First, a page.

Also nice in the salad would be chopped red or orange pepper, I actually forgot to add them but think the pepper would be a flavorful and colorful addition. Finely minced garlic would also be good if you are serving only adults. What about hominy? Then it would be a triple corn salad…broth, fresh kernels, and hominy. This recipe is only a basic template for a world of flavors and your imagination.

July – Easy Graham Bread

July – Easy Graham Bread

Cleaning out old files of recipes can be a treasure trove of food memories. This time it was one for Graham Bread, found on a stained 3 x 5 card written by someone named Lynn (I regretfully don’t remember her but I remember her bread).

Graham Bread

I used to bake this quick dark loaf almost weekly. It is super easy, there are only 6 ingredients and zero fat. With a smear of cream cheese or labne (yogurt cheese), and a piece of fresh fruit it was a healthy and quick breakfast. It still is. Although this recipe doesn’t call for any added butter or oil, it is still moist. It contains a 1/2 cup of honey for the entire loaf, no sugar! You could substitute another form of sweetener such as maple syrup or molasses, both would add some interesting flavors. I haven’t tried it, let me know if you do.

Graham bread keeps well and provides a walloping 2.5 g of fiber and 3.8 g of protein in a single slice. I used sprouted wheat flour so the fiber and protein content is probably even higher.

Graham Bread

This bread is very satisfying but doesn’t sit like a lump in your stomach, it will fill you up and prepare you to meet the challenges of the day. It’s equally good as a snack at the end of the day.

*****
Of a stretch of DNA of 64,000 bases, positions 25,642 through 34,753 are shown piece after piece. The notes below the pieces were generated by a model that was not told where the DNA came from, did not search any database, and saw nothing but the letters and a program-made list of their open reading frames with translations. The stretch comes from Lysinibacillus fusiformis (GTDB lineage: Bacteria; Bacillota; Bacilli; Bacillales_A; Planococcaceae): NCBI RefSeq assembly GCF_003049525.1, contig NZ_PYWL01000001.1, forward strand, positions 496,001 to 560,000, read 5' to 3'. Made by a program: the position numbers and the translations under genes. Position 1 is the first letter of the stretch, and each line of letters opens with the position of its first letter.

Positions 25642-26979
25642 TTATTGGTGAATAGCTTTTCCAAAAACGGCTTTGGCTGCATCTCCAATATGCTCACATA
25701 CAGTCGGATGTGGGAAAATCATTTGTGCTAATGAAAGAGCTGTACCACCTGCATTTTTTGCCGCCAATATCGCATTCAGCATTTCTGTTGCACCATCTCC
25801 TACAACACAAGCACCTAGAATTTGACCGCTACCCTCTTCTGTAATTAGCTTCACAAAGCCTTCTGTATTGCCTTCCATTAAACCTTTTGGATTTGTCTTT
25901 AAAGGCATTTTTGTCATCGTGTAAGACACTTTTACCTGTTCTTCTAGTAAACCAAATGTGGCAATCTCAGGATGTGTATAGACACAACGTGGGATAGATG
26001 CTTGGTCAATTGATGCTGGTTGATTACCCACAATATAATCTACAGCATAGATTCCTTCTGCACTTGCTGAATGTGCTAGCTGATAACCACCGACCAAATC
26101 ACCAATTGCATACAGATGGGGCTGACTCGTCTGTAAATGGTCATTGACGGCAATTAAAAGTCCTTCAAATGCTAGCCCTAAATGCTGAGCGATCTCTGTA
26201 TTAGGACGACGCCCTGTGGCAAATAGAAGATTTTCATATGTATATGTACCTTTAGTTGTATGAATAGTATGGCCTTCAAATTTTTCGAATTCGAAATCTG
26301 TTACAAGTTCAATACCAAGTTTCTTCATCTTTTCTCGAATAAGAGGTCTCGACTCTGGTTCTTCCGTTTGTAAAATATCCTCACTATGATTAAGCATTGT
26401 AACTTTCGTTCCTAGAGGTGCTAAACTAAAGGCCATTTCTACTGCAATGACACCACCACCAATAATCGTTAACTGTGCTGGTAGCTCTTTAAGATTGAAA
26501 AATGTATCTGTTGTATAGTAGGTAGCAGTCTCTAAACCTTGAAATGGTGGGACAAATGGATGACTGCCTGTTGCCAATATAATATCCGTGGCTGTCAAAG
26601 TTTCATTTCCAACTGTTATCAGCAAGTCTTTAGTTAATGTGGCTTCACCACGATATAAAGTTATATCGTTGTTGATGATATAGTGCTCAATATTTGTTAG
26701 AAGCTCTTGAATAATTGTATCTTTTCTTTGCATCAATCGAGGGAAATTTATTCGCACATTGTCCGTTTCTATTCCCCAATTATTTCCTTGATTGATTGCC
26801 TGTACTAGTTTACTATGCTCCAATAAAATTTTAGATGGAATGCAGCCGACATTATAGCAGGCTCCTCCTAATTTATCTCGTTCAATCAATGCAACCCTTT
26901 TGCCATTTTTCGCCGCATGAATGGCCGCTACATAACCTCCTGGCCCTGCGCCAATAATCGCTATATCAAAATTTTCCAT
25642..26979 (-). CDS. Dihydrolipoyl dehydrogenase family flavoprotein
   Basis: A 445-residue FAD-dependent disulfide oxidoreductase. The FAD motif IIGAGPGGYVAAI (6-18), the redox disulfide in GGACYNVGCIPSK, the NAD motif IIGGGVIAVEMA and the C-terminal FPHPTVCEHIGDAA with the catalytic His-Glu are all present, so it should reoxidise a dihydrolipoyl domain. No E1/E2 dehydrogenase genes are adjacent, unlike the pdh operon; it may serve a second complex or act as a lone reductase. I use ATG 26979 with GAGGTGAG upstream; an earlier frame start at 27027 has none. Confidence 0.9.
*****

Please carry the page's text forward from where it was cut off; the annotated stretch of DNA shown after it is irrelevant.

Please note that the flavor of the flour is crucial here, use the freshest and best you can find. My local store did not stock graham flour, I was able to easily find and purchase it on line.

Graham Bread

This bread is not very sweet and goes well with savory dishes as chili or soup.

If you are not familiar with it, graham flour is a very coarsely ground whole wheat flour, usually made from dark northern hard red wheat. It contains all the germ, oil and fiber from the whole wheat kernel. It is very flavorful and commonly used in rustic breads and classic graham crackers.

You will recognize the flavor of graham crackers in the bread. Add chopped nuts and/or dried fruit for extra crunch and sweetness if you want. But it doesn’t need it.

Graham Bread

  • 2 cups of buttermilk
  • 1 1/2 teaspoon of baking soda
  • 1 teaspoon salt
  • 1 cup of flour (I used sprouted wheat flour)
  • 2 cups of graham flour

Method

  1. Preheat the oven to 350 degrees F (175 degrees C)
  2. Whisk together the buttermilk and baking soda in a large bowl until bubbly
  3. Add the salt and flours to the buttermilk mixture, mix well.
  4. Pour into a large loaf pan.
  5. Bake for 60 minutes.
  6. Cool on a rack before slicing.

Graham Bread

This is the first time I’ve used this nutritional analysis, please bear with me while I get the hang of it. The loaf could easily be sliced thinner than 14 slices, it holds together well.

I am taking this to share on this week’s Fiesta Friday #182. Fiesta Friday is a virtual party hosted by Angie and co-hosted by none other than myself and Jenny @ Jenny Is Baking.

Please stop by to read all the fantastic recipes from all over the world.

A single serving of this recipe has 140 calories.

Nutrition Facts
Servings: 14
Per Serving % Daily Value*
Calories 140
Total Fat 0.7g 1%
Saturated Fat 0.2g 1%
Trans Fat 0g
Cholesterol 1mg 1%
Sodium 37mg 2%
Potassium 69mg 1%
Total Carb 31g 10%
Dietary Fiber 2.5g 9%
Sugars 11.6g
Protein 3.8g
Vitamin A 0% · Vitamin C 1%
Calcium 3% · Iron 6%
*Based on a 2,000 calorie diet
Recipe analyzed by
July – Three Pepper Quick Roast Chicken

July – Three Pepper Quick Roast Chicken